• Craft topical writing based off of one of the pictures (e.g., the before/after image of the cocoa bean and the chocolate bar might lead to an entry about the time a child baked something from scratch).

HanaHashimotoSixthViolin_2276_HC.inddHana Hashimoto, Sixth Violin by Chieri Uegaki and Qin Leng 

Publisher’s Summary: In this beautifully written picture book, Hana Hashimoto has signed up to play her violin at her school’s talent show. The trouble is, she’s only a beginner, and she’s had only three lessons. Her brothers insist she isn’t good enough. “It’s a talentshow, Hana,” they tell her. “You’ll be a disaster!” Hana remembers how wonderfully her talented grandfather, or Ojiichan, played his violin when she was visiting him in Japan. So, just like Ojiichan, Hana practices every day. She is determined to play her best. When Hana’s confidence wavers on the night of the show, however, she begins to wonder if her brothers were right. But then Hana surprises everyone once it’s her turn to perform — even herself!

What’s next for writers:

  • Write about a time you surprised yourself and/or others with something you could do.
  • Compose an entry about a time all eyes were on you.
  • Craft some writing about something you’re passionate about (e.g., music!) and show why it matters to you.

Little Elliot Big City coverLittle Elliot, Big City by Mike Curato

Publisher’s Summary: Amid the hustle and bustle of the big city, the big crowds and bigger buildings, Little Elliot leads a quiet life. In spite of the challenges he faces, Elliot finds many wonderful things to enjoy—like cupcakes! And when his problems seem insurmountable, Elliot discovers something even sweeter—a friend.

What’s next for writers:

  • Write about a problem or a challenge you faced and how you overcame it.
  • Describe something small that brings you joy.
  • Compose some writing about a time you helped a friend or vice versa.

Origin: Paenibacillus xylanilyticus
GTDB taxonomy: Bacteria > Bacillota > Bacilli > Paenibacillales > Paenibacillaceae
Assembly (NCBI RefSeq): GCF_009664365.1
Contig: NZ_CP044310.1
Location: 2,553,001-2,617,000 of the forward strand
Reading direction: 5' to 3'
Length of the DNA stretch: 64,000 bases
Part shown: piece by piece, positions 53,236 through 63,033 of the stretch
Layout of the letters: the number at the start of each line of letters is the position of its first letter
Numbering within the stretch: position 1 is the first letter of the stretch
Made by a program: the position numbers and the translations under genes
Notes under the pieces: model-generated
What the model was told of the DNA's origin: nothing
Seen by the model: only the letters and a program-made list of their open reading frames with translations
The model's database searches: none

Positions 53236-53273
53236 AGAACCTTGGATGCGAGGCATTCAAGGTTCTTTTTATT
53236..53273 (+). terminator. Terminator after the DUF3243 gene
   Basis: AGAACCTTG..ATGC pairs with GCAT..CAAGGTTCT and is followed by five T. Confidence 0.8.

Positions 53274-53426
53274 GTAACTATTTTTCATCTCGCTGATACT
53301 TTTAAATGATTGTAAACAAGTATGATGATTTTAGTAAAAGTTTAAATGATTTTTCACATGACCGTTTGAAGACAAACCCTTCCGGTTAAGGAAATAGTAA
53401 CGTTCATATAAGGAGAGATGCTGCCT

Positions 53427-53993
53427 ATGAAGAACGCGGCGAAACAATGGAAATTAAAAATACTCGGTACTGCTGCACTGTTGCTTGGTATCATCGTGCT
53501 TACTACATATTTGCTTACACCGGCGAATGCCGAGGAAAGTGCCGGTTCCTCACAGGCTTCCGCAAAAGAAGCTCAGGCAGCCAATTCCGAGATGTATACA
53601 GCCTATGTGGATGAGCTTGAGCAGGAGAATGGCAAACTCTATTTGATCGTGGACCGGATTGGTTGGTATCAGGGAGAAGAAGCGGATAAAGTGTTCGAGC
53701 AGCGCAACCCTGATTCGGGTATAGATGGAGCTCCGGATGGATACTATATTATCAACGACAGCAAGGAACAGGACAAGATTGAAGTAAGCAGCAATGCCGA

LouiseArt_cvrLouise Loves Art by Kelly Light

Publisher’s Summary: Meet Louise. Louise loves art more than anything. It’s her imagination on the outside. She is determined to create a masterpiece—her pièce de résistance! Louise also loves Art, her little brother. This is their story. Louise Loves Art is a celebration of the brilliant artist who resides in all of us.

What’s next for writers:

  • Describe your hobby or passion and why it matters to you.
  • Tell about a time you thought a younger sibling or cousin ruined something.
  • Write about your sibling and why s/he matters to you.

978-0-385-37908-3Marlene, Marlene, Queen of Mean by Jane Lynch, Lara Embry, Ph.D., A.E. Mikesell, and Tricia Tusa

Publisher’s Summary: Marlene is the self-appointed queen of the playground, the sidewalk, and the school. She is small but mighty . . . intimidating! Known for her cruel ways, the little Queen of Mean has kids cowering in fear—until big Freddy stands up to her and says what everyone has been too fearful to say. In Seussian rhyme, actress Jane Lynch, clinical psychologist Lara Embry, and former children’s book editor A. E. Mikesell gently and comically depict the undoing of a bully and her efforts to reform. Tricia Tusa’s charming illustrations make the story an even more accessible conversation starter for all ages.

What’s next for writers:

  • Write about a time you were bullied and how it made you feel.
  • Describe a time you were unkind to someone.  Consider rewriting that scene and changing your actions in your writing.
  • Formulate some ideas for how you and your peers can stop bullying so all kids feel safe.

Miles BOB cover-pageMiles is the Boss of His Body by Abby Schiller and Samantha Kurtzman-Counter